Nanobiotechnology: Pandora’s genie is pushing the cork

As a market, bionanotechnology is projected to grow world-wide by a rate of 28%. No further explanation is needed why the field is increasingly considered “the future of everything,” even if its potential for raising concerns is seldom overlooked and no FDA regulations exist to date.

As one can always safely assume with interdisciplinary areas, the father of all things is a dispute over terminology – in this case, the distinction, if any, between nanobiotechnology and bionanotechnology. Although enough ink is being spilled on that, it hardly matters: if nanobiotechnology, as a Lilliput version of biotechnology, takes concepts and fundamentals directly from nanotechnology to biotechnological use, bionanotechnology derives its concepts from mechanics, electricity, electronics, optics, and biology,  and relates structural and mechanistic analysis of molecular-level biological processes into specific synthetic applications of nanotechnology. Not a distinction without a difference, but it matters little due to one principal characteristic of all nanotechnology: at the molecular and submolecular scale, biochemistry, biophysics, biology, and all other forms of human inquiry converge.  Thus, multidisciplinarity is inherent.

How to prevent math from sinking in

U.S. industry groups and politicians keep ringing alarm bells dating back to the Sputnik days: we need more scientists! In fact, we need 10,000 more engineers each year, and 100,000 new STEM teachers! That, and higher scores on standardized tests in math and science, is supposed to ensure the country’s technologic and economic supremacy.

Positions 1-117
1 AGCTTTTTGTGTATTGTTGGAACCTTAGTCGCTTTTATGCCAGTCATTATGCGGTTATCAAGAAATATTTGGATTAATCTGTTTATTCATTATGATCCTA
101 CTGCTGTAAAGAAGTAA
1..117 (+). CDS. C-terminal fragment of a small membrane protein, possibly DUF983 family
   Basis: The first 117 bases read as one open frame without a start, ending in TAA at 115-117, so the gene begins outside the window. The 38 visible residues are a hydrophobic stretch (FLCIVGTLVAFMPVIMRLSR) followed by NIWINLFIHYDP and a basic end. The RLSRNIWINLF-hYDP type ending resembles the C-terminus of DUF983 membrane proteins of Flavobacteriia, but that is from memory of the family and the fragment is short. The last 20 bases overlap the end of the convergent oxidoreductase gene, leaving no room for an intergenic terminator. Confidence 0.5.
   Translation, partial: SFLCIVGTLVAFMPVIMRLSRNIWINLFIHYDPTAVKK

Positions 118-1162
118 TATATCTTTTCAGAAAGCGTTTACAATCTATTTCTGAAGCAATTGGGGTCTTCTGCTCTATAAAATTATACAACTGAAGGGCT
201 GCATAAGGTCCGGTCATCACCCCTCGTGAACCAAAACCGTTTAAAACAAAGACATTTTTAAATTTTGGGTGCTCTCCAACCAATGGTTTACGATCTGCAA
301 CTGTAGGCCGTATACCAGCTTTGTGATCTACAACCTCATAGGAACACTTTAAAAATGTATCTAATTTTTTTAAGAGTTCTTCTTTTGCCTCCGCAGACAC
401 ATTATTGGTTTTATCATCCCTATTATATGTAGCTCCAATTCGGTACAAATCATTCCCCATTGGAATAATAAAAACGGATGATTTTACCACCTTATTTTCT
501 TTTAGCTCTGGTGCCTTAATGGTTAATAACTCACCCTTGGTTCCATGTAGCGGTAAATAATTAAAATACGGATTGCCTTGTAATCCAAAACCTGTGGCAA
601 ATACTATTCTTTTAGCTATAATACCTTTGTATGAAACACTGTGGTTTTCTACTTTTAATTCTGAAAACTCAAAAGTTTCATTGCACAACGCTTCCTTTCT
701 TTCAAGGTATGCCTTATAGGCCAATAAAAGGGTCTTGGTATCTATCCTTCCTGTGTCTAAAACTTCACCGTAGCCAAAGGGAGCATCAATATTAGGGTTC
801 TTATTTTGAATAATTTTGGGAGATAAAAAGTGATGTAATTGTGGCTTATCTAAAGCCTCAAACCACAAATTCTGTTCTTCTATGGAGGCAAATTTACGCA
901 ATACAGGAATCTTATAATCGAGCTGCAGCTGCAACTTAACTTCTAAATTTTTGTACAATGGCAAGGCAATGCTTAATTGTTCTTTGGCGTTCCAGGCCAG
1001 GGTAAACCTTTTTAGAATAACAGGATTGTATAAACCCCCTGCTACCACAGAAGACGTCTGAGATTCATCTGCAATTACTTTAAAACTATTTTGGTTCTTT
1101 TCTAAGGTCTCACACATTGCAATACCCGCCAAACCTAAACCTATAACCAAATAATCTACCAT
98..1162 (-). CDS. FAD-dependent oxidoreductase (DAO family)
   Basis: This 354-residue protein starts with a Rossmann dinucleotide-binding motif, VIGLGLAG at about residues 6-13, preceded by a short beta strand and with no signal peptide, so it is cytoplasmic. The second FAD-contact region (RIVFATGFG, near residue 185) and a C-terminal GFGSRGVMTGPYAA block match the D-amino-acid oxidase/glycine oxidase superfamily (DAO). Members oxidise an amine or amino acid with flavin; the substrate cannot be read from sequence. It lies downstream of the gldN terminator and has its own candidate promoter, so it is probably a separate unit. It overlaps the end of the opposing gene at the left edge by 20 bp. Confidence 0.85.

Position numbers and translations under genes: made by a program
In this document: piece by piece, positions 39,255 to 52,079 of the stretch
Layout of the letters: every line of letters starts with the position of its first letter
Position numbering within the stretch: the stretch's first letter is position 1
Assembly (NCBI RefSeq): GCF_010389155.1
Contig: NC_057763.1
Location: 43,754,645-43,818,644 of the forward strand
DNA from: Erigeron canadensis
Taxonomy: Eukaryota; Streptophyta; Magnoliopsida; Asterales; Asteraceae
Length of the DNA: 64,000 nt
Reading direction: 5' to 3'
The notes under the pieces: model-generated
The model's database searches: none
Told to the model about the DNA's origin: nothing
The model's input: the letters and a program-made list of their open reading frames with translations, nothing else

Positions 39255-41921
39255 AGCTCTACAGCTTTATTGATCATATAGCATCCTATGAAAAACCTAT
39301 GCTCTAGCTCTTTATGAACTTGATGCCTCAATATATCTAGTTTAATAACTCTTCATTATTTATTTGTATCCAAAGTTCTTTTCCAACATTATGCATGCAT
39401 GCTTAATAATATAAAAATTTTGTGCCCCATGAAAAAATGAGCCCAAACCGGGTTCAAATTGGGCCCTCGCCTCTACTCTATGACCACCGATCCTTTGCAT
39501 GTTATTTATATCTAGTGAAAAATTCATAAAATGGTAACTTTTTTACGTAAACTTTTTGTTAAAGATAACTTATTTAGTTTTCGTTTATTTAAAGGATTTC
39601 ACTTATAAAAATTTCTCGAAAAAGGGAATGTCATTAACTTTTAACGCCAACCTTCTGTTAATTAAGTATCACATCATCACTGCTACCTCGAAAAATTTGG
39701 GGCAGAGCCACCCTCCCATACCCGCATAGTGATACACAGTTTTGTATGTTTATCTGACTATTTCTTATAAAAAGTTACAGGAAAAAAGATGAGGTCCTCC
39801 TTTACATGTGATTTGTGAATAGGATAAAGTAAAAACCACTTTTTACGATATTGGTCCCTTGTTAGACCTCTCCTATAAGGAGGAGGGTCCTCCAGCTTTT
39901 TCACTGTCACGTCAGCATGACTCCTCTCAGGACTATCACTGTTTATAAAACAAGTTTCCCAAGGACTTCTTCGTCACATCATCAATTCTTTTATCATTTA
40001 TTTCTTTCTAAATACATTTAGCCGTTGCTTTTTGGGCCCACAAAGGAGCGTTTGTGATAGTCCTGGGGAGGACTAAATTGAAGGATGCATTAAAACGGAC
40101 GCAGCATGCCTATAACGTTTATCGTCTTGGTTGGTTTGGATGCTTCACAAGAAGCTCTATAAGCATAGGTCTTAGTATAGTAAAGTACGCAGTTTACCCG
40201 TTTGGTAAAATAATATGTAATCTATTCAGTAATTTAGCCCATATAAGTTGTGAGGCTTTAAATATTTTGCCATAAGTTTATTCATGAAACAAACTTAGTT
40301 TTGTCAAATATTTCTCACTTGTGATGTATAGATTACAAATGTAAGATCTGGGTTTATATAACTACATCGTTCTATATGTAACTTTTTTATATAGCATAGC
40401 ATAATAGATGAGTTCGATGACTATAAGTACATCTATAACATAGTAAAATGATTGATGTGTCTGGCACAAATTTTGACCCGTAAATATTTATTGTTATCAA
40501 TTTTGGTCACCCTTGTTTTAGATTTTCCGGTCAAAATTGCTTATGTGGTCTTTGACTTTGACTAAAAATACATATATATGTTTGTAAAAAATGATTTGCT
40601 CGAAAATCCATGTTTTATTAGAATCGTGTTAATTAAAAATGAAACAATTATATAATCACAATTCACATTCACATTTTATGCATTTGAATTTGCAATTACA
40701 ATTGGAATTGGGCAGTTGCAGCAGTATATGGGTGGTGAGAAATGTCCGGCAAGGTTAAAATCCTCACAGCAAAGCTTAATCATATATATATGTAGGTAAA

Well, research comes to the rescue to explain why we have so few science, technology, engineering, and mathematics (STEM) graduates.
First of all, math is really, really bad for some people. It has been shown to provoke sentiments of fear upon so much as showing people some math textbooks. The brain regions activated in those instances are the same that are responsible for the perception of physical pain. We surely cannot expose innocent children to such unpleasant experiences. And does it really matter that the brain regions associated with such pain are closer to those responding to fear of social rejection, than to those relating to fear of physical threat? Even if the response is simply a conditioning received in school by instilling fear to appear dumb to one’s peers and teachers, are we to abandon much-studied math anxiety as a proximate cause of innumeracy in our society?


The case of synthetic biology

Few people are even aware what the concept synthetic biology represents, and yet it has already become a cutting-edge focus of major research efforts and teaching. Synthetic biology purports, in essence, to create useful creatures through engineering methods. It uses multi-purpose components taken from nature’s building blocks. Organisms not heretofore seen in nature may be capable of producing fuels, complex chemicals, or novel pharmaceuticals, but also computer circuits based on biological structures. Can we out-nature nature and surpass evolution? Impressive steps in that direction have been made already. Optimization and fine-tuning of naturally occurring enzymes no longer makes front-page news.